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Are ‘outside clothes’ too gross to wear inside? Experts reveal the truth

As viruses swirl around us, experts weigh in on whether or not changing your clothes helps to keep us protected.

Do you need to take your “outside clothes” off as soon as you get home?

Some people are very particular about their cleanliness and insist on differentiating between their “inside clothes” and their “outside clothes” — even going so far as to avoid sitting down until they’ve made the switch.

Experts say clothes worn out in public should be cleaned often, but they aren’t a serious threat to your health if you continue to wear them indoors.

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“I generally recommend cleaning things you wear in public about once a week,” says Charles Gerba, a microbiologist at the University of Arizona.

He noted that “people don’t tend to wash things like winter coats a lot.” He suggests giving yours an extra scrub, arguing that viruses and bacteria can build up.

“The exposure to germs is high” in enclosed public spaces like public transport,” the germ expert said.

Gerba recommends washing your clothes in the hottest water the fabric allows or skipping the wash altogether and just chucking the items in the dryer for 45 minutes.

If there’s not enough time for that, simply wipe your clothing down with sanitising wipes — and be sure to keep up with your hygiene.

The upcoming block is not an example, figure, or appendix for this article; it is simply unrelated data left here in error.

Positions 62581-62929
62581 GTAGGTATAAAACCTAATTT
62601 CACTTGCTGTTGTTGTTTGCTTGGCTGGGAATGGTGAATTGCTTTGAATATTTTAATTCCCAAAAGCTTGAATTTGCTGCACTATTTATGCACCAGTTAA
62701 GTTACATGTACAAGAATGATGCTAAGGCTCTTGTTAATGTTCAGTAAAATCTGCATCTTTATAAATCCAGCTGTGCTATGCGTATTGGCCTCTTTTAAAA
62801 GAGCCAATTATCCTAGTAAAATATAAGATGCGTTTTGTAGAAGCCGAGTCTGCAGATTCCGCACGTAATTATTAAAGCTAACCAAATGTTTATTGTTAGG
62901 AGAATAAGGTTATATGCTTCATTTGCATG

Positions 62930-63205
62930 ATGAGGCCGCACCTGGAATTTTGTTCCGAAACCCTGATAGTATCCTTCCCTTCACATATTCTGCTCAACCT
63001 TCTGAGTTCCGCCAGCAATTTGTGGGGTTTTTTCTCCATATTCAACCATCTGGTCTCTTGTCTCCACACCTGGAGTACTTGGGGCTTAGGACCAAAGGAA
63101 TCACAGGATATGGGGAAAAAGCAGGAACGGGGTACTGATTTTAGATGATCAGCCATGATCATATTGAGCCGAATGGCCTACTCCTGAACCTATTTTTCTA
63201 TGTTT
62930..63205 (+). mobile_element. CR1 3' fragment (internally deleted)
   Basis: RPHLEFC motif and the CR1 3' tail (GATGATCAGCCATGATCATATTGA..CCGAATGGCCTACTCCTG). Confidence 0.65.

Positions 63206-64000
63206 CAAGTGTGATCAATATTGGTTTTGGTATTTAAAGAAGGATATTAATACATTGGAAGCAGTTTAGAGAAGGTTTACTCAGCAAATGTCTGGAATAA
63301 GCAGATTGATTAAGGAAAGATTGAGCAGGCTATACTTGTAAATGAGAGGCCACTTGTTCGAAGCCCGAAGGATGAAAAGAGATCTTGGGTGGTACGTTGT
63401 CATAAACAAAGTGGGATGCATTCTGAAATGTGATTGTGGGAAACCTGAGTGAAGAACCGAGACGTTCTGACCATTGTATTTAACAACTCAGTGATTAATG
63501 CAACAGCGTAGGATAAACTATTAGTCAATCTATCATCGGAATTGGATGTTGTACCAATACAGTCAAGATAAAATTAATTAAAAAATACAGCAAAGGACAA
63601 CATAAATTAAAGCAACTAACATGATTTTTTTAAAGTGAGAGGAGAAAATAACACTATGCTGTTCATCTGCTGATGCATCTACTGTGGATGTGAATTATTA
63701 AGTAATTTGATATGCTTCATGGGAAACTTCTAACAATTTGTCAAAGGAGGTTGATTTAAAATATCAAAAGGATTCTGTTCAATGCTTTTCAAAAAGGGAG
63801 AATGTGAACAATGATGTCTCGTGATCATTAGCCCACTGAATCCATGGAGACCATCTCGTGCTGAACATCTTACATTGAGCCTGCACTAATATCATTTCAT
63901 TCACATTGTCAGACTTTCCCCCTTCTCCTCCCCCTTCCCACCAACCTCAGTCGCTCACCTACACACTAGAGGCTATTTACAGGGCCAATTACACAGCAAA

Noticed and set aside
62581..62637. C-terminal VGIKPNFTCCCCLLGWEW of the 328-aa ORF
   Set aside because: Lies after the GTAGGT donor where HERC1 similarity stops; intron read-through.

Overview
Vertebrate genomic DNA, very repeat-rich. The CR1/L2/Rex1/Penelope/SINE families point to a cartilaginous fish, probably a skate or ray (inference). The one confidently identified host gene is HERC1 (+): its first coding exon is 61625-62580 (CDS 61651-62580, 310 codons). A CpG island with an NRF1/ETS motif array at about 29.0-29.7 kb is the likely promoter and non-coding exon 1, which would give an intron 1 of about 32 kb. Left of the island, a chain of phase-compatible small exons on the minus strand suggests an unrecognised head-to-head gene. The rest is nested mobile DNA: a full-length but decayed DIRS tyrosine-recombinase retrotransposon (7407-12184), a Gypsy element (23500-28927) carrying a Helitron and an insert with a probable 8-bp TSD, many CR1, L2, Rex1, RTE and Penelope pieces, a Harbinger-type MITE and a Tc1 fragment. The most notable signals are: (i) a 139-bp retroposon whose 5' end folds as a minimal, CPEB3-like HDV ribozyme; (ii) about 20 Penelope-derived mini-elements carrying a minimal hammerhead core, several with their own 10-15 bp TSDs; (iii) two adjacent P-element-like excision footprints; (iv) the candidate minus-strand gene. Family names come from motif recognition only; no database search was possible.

“My rational brain says that the differential probability that I’m going to get sick from something if I don’t immediately change my clothes seems small,” Graham Snyder, medical director of infection prevention and hospital epidemiology at the University of Pittsburgh Medical Center, told the Washington Post.

“I kind of feel the compunction to want to separate clean and dirty. And I’m the type of person [who thinks] the bed is a clean place,” he added. “So, I shower at night before going to bed.”

Experts note that washing your hands when you get home — rather than swapping clothes — is a more effective way to avoid getting sick.

Dr. Ian Lipkin, a professor of epidemiology at the Mailman School of Public Health at Columbia University, suggests avoiding dirty surfaces when you’re out in public.

He says he wears gloves or uses his elbows when possible.

“There are all sorts of bacteria and viruses that sit on surfaces,” he told the New York Times in 2017.

This advice is more important than ever as cold and flu season rages on.

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